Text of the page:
An affront to Kenya's sovereignty
On a positive note, the authors acknowledge the cordial relations between Kenya and the US, which they had an opportunity to strengthen during their respective tenures as ambassadors to Kenya. They use this as a basis for advocating for US intervention to prevent what they see as Kenya descending into violence and threats to rule of law.
But with memories of US interventions in countries such as Libya and Iraq, ostensibly to return them to democracy, still fresh in our minds, jitters about this proposal by senior US leaders are understandable. Any form of interference by the US in a country that has time and again demonstrated her commitment to entrench democratic principles, rule of law, and good governance can only portend danger.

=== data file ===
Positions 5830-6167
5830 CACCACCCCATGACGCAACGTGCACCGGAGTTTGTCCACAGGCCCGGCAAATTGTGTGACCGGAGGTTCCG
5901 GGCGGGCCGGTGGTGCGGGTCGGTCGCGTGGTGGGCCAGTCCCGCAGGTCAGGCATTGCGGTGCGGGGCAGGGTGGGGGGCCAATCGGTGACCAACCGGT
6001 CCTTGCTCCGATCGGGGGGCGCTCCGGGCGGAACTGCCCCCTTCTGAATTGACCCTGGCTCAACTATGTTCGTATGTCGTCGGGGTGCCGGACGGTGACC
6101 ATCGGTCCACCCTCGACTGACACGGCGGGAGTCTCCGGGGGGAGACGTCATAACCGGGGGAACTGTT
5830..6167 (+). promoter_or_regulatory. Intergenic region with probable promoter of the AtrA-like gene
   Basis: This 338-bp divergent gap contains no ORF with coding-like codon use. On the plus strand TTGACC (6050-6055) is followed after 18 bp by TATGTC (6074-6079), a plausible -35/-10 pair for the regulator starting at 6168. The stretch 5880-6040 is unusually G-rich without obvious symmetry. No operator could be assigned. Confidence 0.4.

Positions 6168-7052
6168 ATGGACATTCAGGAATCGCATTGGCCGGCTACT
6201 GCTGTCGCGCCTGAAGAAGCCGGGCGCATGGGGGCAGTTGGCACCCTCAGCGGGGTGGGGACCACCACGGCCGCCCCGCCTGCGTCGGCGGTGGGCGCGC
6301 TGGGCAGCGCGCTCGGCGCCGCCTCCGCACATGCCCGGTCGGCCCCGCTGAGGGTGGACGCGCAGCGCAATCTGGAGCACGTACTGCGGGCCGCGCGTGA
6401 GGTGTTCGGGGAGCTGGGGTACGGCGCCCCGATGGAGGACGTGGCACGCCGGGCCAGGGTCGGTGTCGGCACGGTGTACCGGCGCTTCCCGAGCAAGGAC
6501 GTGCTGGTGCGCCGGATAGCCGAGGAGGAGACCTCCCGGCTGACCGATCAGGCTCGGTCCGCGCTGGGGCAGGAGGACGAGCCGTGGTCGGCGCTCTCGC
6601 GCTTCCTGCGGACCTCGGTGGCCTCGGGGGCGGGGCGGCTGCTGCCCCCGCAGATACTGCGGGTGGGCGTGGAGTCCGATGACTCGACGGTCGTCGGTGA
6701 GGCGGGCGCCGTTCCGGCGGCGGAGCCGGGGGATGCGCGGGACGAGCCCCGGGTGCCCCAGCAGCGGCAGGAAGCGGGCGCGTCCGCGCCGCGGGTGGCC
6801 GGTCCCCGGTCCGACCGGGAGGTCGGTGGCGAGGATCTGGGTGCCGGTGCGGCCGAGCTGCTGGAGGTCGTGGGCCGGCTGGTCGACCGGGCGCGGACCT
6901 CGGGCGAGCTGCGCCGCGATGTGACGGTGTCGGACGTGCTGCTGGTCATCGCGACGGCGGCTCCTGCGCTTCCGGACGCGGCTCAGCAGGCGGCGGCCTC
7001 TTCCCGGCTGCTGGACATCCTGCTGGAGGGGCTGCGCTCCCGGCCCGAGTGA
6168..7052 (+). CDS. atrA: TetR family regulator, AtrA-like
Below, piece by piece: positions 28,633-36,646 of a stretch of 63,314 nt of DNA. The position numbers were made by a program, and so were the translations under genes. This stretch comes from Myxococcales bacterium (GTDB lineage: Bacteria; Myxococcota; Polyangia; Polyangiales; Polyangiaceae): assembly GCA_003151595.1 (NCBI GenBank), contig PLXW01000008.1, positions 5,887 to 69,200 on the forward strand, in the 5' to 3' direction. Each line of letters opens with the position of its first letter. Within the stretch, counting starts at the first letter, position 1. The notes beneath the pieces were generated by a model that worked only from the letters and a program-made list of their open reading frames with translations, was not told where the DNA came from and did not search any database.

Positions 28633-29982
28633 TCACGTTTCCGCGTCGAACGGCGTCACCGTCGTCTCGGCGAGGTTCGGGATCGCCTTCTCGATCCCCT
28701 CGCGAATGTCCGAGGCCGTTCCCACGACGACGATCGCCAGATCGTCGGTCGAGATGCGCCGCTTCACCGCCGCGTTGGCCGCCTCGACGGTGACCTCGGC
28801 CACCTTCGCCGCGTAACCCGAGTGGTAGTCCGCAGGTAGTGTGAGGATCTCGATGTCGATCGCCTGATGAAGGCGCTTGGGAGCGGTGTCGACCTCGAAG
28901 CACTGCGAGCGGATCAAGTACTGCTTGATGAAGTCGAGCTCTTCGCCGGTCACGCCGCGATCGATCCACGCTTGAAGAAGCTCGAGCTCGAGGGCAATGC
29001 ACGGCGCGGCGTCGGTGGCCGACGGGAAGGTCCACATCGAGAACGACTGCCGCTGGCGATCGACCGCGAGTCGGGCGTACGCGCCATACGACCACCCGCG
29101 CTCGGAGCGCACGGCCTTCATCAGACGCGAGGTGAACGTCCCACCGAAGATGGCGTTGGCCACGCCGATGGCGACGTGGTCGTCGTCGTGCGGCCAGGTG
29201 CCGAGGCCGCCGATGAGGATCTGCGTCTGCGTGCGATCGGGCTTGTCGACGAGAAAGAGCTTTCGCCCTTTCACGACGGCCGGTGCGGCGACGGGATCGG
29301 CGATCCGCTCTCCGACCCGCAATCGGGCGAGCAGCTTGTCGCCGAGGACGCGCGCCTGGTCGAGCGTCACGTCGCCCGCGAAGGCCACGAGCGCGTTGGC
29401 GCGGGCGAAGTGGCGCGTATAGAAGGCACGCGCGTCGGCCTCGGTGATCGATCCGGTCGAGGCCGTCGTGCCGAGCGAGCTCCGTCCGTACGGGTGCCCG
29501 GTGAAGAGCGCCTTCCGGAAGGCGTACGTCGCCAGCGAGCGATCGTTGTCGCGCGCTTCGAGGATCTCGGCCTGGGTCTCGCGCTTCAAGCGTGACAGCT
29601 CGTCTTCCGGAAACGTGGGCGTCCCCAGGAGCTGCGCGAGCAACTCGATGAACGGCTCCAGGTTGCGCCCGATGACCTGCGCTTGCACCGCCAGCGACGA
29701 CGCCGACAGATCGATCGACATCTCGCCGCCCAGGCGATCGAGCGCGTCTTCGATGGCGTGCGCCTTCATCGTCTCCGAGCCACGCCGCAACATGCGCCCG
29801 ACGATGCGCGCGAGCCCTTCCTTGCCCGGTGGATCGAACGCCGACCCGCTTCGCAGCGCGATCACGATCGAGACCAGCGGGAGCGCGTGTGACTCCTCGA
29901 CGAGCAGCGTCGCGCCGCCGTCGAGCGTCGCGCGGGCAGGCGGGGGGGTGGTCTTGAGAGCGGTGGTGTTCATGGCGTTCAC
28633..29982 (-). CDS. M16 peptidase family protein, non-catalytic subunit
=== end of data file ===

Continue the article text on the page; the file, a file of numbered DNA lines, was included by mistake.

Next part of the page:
It is no wonder that the current US ambassador in Nairobi, and indeed the entire US government, has risen above Kenya's political challenges. Just as Ambassador Carson was proven wrong on his assertion before the 2013 elections that a victory for Uhuru Kenyatta would have negative consequences, the two countries have once again continued on the path of strengthening their bilateral relations and partnerships with a clear understanding of the need for mutual respect. The threats issued and grandstanding advocated for by the two US leaders is not only unfortunate but also an affront to Kenya's sovereignty.
On her part, Kenya will maintain momentum in strengthening governance institutions, entrenching the rule of law, building a cohesive society, and buttressing peace within its borders and in the region. While we welcome positive and constructive criticism from our partners and friends, we remain averse to any suggestions of interference with our internal affairs from any quotas.
Our response to the authors' absurd demand for US intervention in Kenya is a loud NO THANKS!